In a series of comments on a previous post, Murfmensch, a young philosopher who has just started teaching at The Elms College in Chicopee, Massachusetts, says, of the students there, "The working class character and ethnic diversity of its student body puts most schools to shame." That got me thinking about the changes I saw at nearby UMass during my thirty-seven years on the faculty there. I have written about this in my Memoir, but since, for some mysterious reason, not everyone has read every word I have written, I will reprise the observations here. They say something in a larger way about social, cultural, and class changes in America that underlie a number of important political phenomena, including the Tea Party.
When I joined its faculty in 1971, the University of Massachusetts at Amherst had almost completed a period of rapid expansion and transformation that changed it from an 8,000 student agricultural college, Mass Aggie, into a mid-sized State University campus of 23,000 undergraduate and graduate students. Coming as I did from Columbia University, I was immediately struck by the contrast between the students of the two institutions. The Columbia students were mostly urban upper middle class young men who had a very strong sense of themselves as embarked on a journey to the professional upper middle classes. Although only a few of them actually chose an academic calling, they clearly viewed the faculty as older versions of themselves. There was a great deal of eye contact and easy banter between them and us, heightened in many ways by anxieties over the Viet Nam War and the draft.
The UMass undergraduates could not have been more different. In those days, much of the student body was drawn from the working class and lower middle class. There was a major Catholic presence, which manifested itself in an attitude of deference and dutiful silence in the classroom. Many of the students came from the Greater Boston area, of course, but UMass is situated eighty miles west of Boston in what was then a predominantly rural area, and there were plenty of non-Ivy League schools in the Boston area to which the Boston kids could go -- Boston College, Boston University, Northeastern University, among others.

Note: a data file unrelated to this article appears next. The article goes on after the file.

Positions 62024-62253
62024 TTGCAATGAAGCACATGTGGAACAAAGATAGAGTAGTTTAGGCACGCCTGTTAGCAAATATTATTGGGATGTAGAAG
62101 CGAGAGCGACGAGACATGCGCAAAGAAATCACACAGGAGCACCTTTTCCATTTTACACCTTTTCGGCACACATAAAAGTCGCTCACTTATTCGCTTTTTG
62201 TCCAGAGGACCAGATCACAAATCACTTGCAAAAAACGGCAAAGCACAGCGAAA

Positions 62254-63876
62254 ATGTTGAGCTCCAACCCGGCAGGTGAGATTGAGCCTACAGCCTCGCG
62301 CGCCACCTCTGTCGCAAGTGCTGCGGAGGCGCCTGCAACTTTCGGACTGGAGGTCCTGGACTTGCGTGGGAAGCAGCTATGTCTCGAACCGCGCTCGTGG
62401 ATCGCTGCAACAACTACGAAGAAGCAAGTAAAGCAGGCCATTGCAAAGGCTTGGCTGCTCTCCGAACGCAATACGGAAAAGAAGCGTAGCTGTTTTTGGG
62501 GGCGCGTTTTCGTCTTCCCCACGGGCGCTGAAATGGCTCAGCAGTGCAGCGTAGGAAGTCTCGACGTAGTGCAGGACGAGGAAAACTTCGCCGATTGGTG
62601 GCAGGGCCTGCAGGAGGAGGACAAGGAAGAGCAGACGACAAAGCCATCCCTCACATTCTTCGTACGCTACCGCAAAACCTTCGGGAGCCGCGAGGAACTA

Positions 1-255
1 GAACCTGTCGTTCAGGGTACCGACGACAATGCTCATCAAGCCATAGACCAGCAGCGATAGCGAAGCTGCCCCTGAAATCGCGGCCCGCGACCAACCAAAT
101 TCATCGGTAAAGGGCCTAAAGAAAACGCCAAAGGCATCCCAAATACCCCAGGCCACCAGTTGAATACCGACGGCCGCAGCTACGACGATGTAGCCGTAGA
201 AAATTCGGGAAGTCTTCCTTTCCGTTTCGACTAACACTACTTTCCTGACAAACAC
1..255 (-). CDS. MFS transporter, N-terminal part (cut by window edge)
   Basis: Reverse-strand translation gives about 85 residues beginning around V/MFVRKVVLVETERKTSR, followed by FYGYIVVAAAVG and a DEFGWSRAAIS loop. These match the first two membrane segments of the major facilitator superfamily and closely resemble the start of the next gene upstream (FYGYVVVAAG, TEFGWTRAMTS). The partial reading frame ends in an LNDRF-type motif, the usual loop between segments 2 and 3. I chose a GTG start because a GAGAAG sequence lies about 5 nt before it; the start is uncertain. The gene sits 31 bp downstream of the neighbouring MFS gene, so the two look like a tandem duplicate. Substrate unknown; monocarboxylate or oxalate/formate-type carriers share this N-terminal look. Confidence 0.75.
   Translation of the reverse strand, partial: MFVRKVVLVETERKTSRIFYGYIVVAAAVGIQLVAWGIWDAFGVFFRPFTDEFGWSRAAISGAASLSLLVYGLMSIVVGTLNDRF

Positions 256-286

In countless small verbal and behavioral ways, the students exhibited the cultural markers of their working class origins and of the fact that they were, in many cases, the first members of their family to continue their education beyond high school. They spoke of "tests" rather than exams." They referred to their "teachers," not to their "professors." It was clear that they thought of UMass as a continuation of high school. Students regularly kept dogs and brought them to class [a rather charming rural feature of the campus]. Perhaps most strikingly, each Friday, buses lined up at the north end of something called the Haigis Mall and loaded up undergraduates who then went home for the weekend. Even though they lived on campus in dorms, their minds were still at home. Some came from reasonably big cities -- Boston, Worcester, Springfield -- but for many, UMass was the biggest town they had ever lived in, and their behavior revealed that in countless ways. The very few students of color found the campus especially intimidating, coming as they did from de facto segregated high schools with majority minority populations.
The students in those days were clearly headed for the lower and middle ranks of the middle class, not for the prestigious upper middle class jobs with the big salaries and the great benefits. Relatively few of the pre-med students were admitted to any medical school at all, let alone to one of the prestige med schools, and Suffolk Law School in Boston, which a Harvard student would have disdained, was a catch for a UMass pre-law senior.
Over the years, things changed. As college became steadily more expensive, increasing numbers of upper middle class families decided that the heavy extra costs of second tier private colleges were not worth beggaring themselves to meet. If a child won admission to Harvard or MIT or Amherst, then perhaps the sacrifice might be acceptable, but as the word got out that UMass Amherst was actually a rather good school, more and more young men and women began to show up exhibiting the cultural stigmata of the upper middle class. The quality of the clothing worn by students began to change, until by and large they were better dressed than their professors. Students stopped taking a bus home, and started bringing cars to campus.
As I have written in my Memoir, the iconic moment of change for me came in the late 80's. I had accumulated enough frequent flyer miles to pay for two round trip tickets to Europe, but the restrictions were so severe that I could not find a time when Susie and I could go. Finally, I decided to use them up on an extended weekend in Paris. On Thursday, I told a class that I was going to Paris for the weekend, and would see them on Tuesday at the regular class time. After the bell had rung, a young woman came up to my desk, opened her purse, and took out a half used carnet of Paris Metro tickets. "Here," she said, "you might need these."
UMass was no longer a working class school.